Cloud Services: ticking the boxes
Alastair Murray assesses security considerations when using a Cloud-based arrangement
Many organisations have moved their office systems onto Cloud-based arrangements, deeming it both cheaper and safer to hold their precious data rather than maintaining an in-house server facility of their own. Since most Cloud service providers are large multi-national businesses, it is reasonable to assume their systems are secure. However, it is worth noting the majority of recent cyber break-ins have occurred on Cloud-based services.
In the early days of the covid-19, pandemic, firms sent staff home to work. Personal computers belonging to employees lacked the rigor of ‘office IT’ and their firewalls caused havoc with cyber and data security. Home-working security is improving but still remains vulnerable to attack with firms having to keep a close eye on their defences to maintain a watertight seal on this data.
Nearly a quarter of firms experienced some Cloud server incident in 2022, such as a misconfiguration, malware or ransom demand. Some of this is down to firms having more than one Cloud server; while seemingly the trend these days, it seems to make misconfigurations more likely. And while this has ushered in more flexible software systems, most have found running on multiple severs more complicated.
Cloud providers with all the right credentials like ISO 27001 and ISO 9001 certifications and Cyber Essentials Plus, CREST Certified or members of the PCI Security Standards Council ought to have everything covered. Nevertheless, it is worth asking.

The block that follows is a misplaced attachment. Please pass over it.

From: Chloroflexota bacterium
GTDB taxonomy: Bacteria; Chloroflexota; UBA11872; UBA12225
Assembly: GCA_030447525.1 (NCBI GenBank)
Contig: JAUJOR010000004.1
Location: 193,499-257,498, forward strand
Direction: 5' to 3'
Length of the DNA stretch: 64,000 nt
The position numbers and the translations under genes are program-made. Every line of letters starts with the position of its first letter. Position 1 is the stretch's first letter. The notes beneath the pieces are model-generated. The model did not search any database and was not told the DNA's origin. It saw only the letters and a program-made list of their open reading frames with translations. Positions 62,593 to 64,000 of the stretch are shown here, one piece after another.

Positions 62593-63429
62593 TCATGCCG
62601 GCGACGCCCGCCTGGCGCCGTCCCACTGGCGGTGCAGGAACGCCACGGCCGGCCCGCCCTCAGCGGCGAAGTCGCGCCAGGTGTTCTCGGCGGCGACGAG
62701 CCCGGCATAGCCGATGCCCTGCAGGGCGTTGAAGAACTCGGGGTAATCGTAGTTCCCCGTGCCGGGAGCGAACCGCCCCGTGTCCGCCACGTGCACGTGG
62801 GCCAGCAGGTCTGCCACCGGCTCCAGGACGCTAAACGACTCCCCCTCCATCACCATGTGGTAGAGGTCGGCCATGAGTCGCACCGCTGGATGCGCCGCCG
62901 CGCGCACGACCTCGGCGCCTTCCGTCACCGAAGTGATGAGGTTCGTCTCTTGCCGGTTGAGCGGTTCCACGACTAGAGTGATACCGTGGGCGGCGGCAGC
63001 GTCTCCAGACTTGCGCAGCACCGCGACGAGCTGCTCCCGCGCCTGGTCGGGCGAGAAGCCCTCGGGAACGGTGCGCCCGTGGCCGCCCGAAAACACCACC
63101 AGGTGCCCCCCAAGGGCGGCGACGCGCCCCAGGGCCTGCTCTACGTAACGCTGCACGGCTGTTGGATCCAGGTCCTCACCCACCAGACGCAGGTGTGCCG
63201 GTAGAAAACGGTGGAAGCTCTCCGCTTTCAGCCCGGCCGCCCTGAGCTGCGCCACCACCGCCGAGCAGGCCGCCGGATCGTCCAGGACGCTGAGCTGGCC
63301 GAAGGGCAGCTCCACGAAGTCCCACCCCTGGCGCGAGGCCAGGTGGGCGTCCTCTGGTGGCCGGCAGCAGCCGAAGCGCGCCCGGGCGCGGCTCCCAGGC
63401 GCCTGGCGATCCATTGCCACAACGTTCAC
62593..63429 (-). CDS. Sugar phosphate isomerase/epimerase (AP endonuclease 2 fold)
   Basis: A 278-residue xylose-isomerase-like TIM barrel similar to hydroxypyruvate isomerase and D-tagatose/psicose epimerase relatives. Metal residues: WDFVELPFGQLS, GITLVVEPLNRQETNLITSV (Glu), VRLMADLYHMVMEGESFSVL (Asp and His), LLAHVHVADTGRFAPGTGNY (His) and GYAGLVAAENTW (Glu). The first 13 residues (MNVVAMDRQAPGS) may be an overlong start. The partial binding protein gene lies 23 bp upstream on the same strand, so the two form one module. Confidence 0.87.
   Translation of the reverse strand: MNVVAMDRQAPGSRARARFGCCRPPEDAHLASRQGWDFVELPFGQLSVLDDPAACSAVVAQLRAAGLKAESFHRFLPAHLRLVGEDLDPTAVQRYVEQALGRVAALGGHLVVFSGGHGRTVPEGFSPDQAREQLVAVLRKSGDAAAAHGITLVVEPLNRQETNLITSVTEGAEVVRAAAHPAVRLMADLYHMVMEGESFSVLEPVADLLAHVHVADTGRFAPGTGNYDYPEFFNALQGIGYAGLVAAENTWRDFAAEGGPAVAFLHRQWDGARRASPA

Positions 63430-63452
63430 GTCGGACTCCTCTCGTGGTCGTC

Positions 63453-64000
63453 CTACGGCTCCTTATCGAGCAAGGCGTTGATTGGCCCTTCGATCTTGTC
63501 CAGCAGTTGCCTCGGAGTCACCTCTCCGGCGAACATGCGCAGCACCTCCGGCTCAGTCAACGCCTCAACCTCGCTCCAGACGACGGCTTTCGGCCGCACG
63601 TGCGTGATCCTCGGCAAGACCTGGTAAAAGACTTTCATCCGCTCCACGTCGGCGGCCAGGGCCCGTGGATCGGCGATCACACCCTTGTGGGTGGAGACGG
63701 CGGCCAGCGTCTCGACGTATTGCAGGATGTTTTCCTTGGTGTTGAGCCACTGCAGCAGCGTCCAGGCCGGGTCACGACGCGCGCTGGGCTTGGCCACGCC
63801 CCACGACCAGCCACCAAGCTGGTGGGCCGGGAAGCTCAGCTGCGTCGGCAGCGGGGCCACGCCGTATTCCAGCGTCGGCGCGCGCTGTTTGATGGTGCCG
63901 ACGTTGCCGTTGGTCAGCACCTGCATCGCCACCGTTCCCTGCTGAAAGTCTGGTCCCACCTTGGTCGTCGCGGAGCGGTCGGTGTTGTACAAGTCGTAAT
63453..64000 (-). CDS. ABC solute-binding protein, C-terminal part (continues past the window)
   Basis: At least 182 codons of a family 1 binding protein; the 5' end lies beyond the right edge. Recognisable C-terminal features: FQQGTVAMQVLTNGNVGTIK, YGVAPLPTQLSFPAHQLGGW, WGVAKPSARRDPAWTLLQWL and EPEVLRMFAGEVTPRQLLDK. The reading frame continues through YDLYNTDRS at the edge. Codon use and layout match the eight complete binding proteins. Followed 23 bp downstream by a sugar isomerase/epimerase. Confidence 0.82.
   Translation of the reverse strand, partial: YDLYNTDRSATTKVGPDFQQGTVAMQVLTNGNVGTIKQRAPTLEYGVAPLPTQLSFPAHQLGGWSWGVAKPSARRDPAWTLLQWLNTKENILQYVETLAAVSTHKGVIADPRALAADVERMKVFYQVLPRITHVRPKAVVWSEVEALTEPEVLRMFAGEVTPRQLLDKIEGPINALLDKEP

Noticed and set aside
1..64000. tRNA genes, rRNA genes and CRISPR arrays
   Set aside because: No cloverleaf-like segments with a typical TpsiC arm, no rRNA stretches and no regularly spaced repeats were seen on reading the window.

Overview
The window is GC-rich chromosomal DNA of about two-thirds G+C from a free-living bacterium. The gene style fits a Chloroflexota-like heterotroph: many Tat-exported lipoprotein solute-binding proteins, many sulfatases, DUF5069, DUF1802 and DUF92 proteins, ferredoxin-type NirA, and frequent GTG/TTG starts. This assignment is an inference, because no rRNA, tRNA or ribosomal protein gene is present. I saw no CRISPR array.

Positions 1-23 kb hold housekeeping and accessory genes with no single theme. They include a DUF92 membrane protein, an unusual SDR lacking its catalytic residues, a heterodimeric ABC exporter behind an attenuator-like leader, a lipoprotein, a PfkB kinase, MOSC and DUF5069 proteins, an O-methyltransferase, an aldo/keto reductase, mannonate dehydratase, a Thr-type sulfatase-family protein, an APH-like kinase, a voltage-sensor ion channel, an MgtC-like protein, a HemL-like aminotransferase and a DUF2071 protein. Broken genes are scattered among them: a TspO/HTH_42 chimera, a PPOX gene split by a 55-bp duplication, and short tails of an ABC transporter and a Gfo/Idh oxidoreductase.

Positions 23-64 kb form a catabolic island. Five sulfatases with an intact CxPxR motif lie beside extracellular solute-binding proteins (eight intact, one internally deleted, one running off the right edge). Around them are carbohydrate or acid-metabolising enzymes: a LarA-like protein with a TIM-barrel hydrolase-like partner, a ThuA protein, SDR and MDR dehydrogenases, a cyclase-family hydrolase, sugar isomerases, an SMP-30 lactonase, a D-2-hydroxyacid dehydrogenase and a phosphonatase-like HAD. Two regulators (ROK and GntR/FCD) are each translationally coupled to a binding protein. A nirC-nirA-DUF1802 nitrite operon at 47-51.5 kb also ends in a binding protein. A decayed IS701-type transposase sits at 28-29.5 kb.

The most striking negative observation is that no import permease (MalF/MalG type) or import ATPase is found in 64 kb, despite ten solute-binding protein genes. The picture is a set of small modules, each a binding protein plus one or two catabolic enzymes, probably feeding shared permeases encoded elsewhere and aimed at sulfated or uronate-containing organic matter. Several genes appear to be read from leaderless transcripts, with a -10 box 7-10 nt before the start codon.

Most vendors already have a good understanding of the various services currently on offer with which to select one that meets the needs of their firms and its management. However, contracting out your firm’s most precious data records and systems to a third party warrants a close eye on where and how it is being managed, if only for General Data Protection Regulation (GDPR) compliance reasons.
Your vendor should have scrutinised the wording of their Cloud providers terms and conditions, set-up all the necessary security measures, including multi-factor authentication and allowed for the in-house use of other subsidiary Cloud services like Dropbox and WeTransfer, often referred to as Shadow IT, to bring everything under one robust security regime for the entire organisation. Again, it is worth asking your vendor if this is actually the case.
The security of data and systems being held on your Cloud server must remain in focus though and not left to this or that assumption made about Cloud services in general. These are arranged on the basis of data storage needs only, with security coming later so it is vital to ensure all your storage and security needs are met. Nearly all the recent Cloud Service break-ins were suffered by firms who had not applied multi-factor authentication. In fact, there are so many firms who have not selected this extra layer of security that cyber criminals were falling over themselves to break-in! It is just too easy for them.
Moving systems and data to the Cloud, where most services are held on ‘shared’ servers, where there may be data belonging to several businesses on the same server, presents a far larger target for cyber criminals, allowing them to pick and choose who to go after, including many without multi-factor authentication turned on!